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SAVOR Jerry Tapia, baking his way to success
by Andrew Davis, Windy City Times

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Out Chicagoan Jerry Tapia knows his way around an oven.

Not only was this evident from the surprise cake he brought to an interview with Windy City Times, but also from his resume, which includes graduating from Chicago's prestigious Le Cordon Bleu ( which, sadly, no longer exists ); working with the late, great chef Charlie Trotter; and being part of the Food Network reality-competition series Cupcake Championship.

Now, Tapia, 30, has an eye on the future—which he hopes involves a brick-and-mortar store where people can really sample his creations, which he calls "avant garde."

Windy City Times: What projects are you up to now?

Jerry Tapia: I'm putting my business plan together. I bake on the side, and I'm saving money so I can have my own bakery. I'm also thinking of going with the name "Wildflour," because my cakes are so wild.

WCT: And you're also an actor?

JT: Yes. I'm with Talent Group and Desanti Models Talent on the South Side. I get cast for commercials and print work, and to me it felt natural.

WCT: Is there any way that one discipline helps the other?

JT: When I'm on camera, I learn how to follow directions—and I add my own twist to it. It's also like that with baking; you have to follow a strict recipe, but you also have to make it your own. For example, I've used beets in my desserts; people say "I hate beets," but they love them. They're not 100-percent natural because I use food dyes, but I use a lot of old-school ingredients, like butter. That's why people like my items; they're not too sweet or overly processed—they taste fresh.

WCT: Do you make only cakes?

JT: I make cakes, cupcakes, tarts, candies, pulled sugar, ice creams…

WCT: What was it like at Le Cordon Bleu?

JT: First, I'm sad that it's closed, We were supposed to get financial assistance and networking for life. [Note: It closed in 2017.]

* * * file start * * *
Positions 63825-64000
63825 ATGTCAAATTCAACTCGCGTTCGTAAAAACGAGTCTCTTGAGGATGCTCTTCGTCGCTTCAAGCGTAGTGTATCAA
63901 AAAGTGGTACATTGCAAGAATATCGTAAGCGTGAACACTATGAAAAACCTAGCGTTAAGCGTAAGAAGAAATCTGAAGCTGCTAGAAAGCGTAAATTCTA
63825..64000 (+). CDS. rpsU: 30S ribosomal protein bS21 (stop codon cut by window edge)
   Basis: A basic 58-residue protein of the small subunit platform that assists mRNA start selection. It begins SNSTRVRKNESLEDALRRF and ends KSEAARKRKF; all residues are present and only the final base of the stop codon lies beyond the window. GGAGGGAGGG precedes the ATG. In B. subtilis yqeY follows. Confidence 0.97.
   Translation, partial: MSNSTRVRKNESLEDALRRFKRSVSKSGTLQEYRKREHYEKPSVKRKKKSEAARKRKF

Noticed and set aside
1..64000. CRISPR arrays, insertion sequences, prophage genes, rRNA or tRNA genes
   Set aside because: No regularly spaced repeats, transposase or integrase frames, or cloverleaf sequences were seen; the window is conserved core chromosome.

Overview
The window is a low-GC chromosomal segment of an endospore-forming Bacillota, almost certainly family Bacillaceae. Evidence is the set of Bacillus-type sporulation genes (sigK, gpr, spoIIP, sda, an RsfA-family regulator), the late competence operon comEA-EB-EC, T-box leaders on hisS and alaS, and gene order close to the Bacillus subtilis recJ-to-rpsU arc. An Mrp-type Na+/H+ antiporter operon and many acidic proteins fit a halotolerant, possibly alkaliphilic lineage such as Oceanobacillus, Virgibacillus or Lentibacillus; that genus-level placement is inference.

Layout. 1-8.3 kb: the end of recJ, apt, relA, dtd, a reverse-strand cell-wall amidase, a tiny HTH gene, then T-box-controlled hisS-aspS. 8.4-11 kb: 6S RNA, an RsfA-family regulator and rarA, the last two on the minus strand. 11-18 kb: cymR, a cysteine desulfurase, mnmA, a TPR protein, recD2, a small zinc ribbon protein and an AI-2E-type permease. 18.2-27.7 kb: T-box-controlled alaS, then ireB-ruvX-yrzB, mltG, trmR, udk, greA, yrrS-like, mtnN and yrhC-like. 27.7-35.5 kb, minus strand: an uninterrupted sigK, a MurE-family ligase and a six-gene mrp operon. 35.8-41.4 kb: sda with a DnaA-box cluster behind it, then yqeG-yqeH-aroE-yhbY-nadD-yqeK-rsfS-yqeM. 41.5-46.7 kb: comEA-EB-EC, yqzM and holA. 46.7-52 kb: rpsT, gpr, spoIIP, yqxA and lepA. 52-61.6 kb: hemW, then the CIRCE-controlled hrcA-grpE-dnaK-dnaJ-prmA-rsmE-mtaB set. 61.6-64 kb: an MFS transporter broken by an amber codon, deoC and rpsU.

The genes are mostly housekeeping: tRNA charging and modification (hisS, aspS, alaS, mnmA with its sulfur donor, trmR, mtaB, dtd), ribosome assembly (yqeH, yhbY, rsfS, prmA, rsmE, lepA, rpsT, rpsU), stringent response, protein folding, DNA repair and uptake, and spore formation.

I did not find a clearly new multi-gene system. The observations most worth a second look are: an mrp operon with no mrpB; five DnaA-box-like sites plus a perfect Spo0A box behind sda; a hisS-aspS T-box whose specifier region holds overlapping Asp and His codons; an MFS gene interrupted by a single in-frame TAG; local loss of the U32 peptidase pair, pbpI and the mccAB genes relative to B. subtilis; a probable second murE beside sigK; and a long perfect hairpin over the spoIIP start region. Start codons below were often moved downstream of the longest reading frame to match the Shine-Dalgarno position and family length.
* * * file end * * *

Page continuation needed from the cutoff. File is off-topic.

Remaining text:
It was strict; it felt like military school. I'd be up at four in the morning and they'd check our cravats to make sure they were tied right. They'd even check our nails and shoes. It was crazy. I'd be more scared of those check-ups than of baking. I did learn a lot, though.

It was intense, and draining. We started with 30 students and, like, 10 graduated—and out of those 10, only three of us are still in the industry.

WCT: And after graduating, what did you do?

JT: I interned and stayed at Soldier Field, so I learned to cook and bake for large groups. Every job would have going back to pastry.

WCT: And at Charlie Trotter's restaurant, were you involved in pastry?

JT: I started off in culinary and went to pastry. So I was helping train this blind chef, Laura Martinez, who later opened a restaurant in Lincoln Park. I was there for a couple weeks with her, and then the chef liked me so I stayed there, doing breads and pastry. It was very intense there; the chef—this short lady—would slap my hand sometimes.

Charlie Trotter was amazing. He would talk with everyone, and he would [select] one person randomly to talk with a group of students about the kitchen. And he would choose people to do wine tastings. I'm thinking, "I'm getting paid to drink wine." [Laughs]

But I learned that the more pressure I'm under, the better I am. I don't question myself—I just act.

WCT: How would you describe your style of baking?

JT: My style is very avant-garde. It's very unique, and I'm pushing boundaries. It's also very artistic. I like making imposter cakes—cakes that look like hamburgers and other things.

WCT: Like the hamster bread I've seen.

JT: Yes. My cakes push boundaries and I want them to look cool. I also like surprise cakes, which offer something different inside, like a rainbow.

WCT: Is there any celebrity you'd like to cook or bake with?

JT: I'd say Nigella Lawson. I got to meet her one time, here in Chicago. She did a luncheon for a book, and I made macarons for the visit. I took a picture with her and gave her the macarons. She said, "They're so pretty" and put them in her bag. I was star-struck!

WCT: So if you could have dinner with any three people, who would they be?

JT: Well, Nigella, for sure; Rihanna, because I admire her business work, and she's just real; and Miki Agrawal, who's an entrepreneur who started WILD [a farm-to-table pizzeria]. She also has TUSHY [a bidet that can attached to a toilet] and a business that involves reusable [feminine hygiene products] for women in Africa. I also read her book, DO COOL SH*T: Quit Your Day Job, Start Your Own Business and Live Happily Ever After, and she just does stuff her way.

See "Cakes | By Jerry Tapia" on Facebook.

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